Scott Horton Interviews Eric Margolis

Scott Horton, December 13, 2011

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Eric Margolis, internationally syndicated columnist and author of War at the Top of the World and American Raj, discusses the conflict in Syria, where Western-backed instigators and a legitimate domestic opposition face off against the Assad regime – which still enjoys widespread popular support; the consequences of Syrian regime change for Palestinians, Iran and Hezbollah; how Saudi Arabia and other Gulf states are exporting homegrown Islamic radicals to fight in Syria (shades of 1980s Afghanistan – what could possibly go wrong?); what a truly democratic Middle East would look like; whether Egyptian sympathy for Palestinians will be tempered by continued US bribe money; and why the US needs to accept the Muslim Brotherhood as a legitimate political force – or deal with something far more radical later on.

MP3 here. (19:52)

Eric S. Margolis is an award-winning, internationally syndicated columnist. His articles appear in the New York Times, the International Herald Tribune, the Los Angeles Times, Times of London, the Gulf Times, the Khaleej Times and Dawn. He is a regular contributor to The Huffington Post. He appears as an expert on foreign affairs on CNN, BBC, France 2, France 24, Fox News, CTV and CBC.

As a war correspondent Margolis has covered conflicts in Angola, Namibia, South Africa, Mozambique, Sinai, Afghanistan, Kashmir, India, Pakistan, El Salvador and Nicaragua. He was among the first journalists to ever interview Libya’s Muammar Khadaffi and was among the first to be allowed access to KGB headquarters in Moscow. A veteran of many conflicts in the Middle East, Margolis recently was featured in a special appearance on Britain’s Sky News TV as “the man who got it right” in his predictions about the dangerous risks and entanglements the US would face in Iraq.

Margolis is the author of War at the Top of the World: The Struggle for Afghanistan, Kashmir and Tibet and American Raj: Liberation or Domination?: Resolving the Conflict Between the West and the Muslim World.

37 Responses to “Eric Margolis”

  1. Character assignation of Occupy Seattle — Mainstream

    Yesterday the high society of Seattle ordered the Mayor to order the Police Chief to pop a few flash-bang grenades, throw a can of tear gas and spray a few drops of pepper spray — all so that when the mainstream majority of Seattle watched the nationwide news, mixed in with their daily does of mainstream brainwash would be the illusion that Occupy Seattle was just “700” angry and hostile rioters hell-bent on destroying our economical recovery. See NBC.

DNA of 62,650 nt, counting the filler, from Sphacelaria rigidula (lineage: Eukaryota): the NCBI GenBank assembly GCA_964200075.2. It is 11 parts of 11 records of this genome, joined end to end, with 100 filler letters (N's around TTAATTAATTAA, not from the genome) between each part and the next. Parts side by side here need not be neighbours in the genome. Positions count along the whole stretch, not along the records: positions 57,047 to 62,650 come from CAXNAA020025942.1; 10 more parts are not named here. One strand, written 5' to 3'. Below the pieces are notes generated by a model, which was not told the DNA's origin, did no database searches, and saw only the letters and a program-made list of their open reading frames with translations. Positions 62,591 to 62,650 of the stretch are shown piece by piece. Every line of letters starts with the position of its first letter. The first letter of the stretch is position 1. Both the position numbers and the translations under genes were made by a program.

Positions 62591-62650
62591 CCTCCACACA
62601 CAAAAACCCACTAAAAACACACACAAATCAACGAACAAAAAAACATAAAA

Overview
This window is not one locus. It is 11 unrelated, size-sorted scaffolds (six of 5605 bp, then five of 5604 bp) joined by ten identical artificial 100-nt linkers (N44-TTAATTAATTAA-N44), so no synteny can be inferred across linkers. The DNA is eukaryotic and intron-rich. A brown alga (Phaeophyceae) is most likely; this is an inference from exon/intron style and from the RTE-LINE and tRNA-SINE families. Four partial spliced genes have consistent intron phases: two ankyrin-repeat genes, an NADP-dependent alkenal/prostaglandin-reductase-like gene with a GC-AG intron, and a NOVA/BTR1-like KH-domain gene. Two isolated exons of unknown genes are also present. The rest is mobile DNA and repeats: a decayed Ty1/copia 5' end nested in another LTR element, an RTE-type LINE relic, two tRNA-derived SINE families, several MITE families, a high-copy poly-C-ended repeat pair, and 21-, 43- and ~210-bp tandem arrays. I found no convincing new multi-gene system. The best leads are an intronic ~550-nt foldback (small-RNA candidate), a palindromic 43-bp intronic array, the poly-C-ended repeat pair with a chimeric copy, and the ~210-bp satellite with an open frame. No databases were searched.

Yes but, what will the Seattle rich nobility do for an encore, when next spring their Ponzi scheme called capitalism can no longer fleece the next man more ignorant, because once burned no one is ignorant, when the economy is twice as miserable causing our protests to grow exponential?

    Being on the right side of history, how sweet it is.

  2. Character assignation of Occupy Seattle — Mainstream

    Yesterday the high society of Seattle ordered the Mayor to order the Police Chief to pop a few flash-bang grenades, throw a can of tear gas and spray a few drops of pepper spray — all so that when the mainstream majority of Seattle watched the nationwide news, mixed in with their daily does of mainstream brainwash would be the illusion that Occupy Seattle was just “700” angry and hostile rioters hell-bent on destroying our economical recovery. See NBC.

    Yes but, what will the Seattle rich nobility do for an encore, when next spring their Ponzi scheme called capitalism can no longer fleece the next man more ignorant, because once burned no one is ignorant, when the economy is twice as miserable causing our protests to grow exponential?

    Being on the right side of history, how sweet it is.

  3. Occupy Seattle — Off the mainstream radar

    “Occupy shuts down 3 West Coast ports…

    “CBS/AP) OAKLAND, Calif. … 1,000 Occupy Wall Street protesters blocked cargo trucks… in Oakland, Calif., Portland, Ore., and Longview, Wash… the protests attracted far fewer people than… turned out Nov. 2 to shut down Oakland's port…”
    http://www.cbsnews.com/8301-201_162-57341895/occu

  4. TRUTH — SEVEN (7) PORTS SHUT DOWN
    (1) Seattle
    (2) Longview
    (3) Portland
    (4) Oakland
    (5) Los Angeles
    (6) Long Beach
    (7) San Diego.

  5. FANATIC — MORALITY LOVER

    Scott Horton
    “So then, it all gets conflated together, the only people who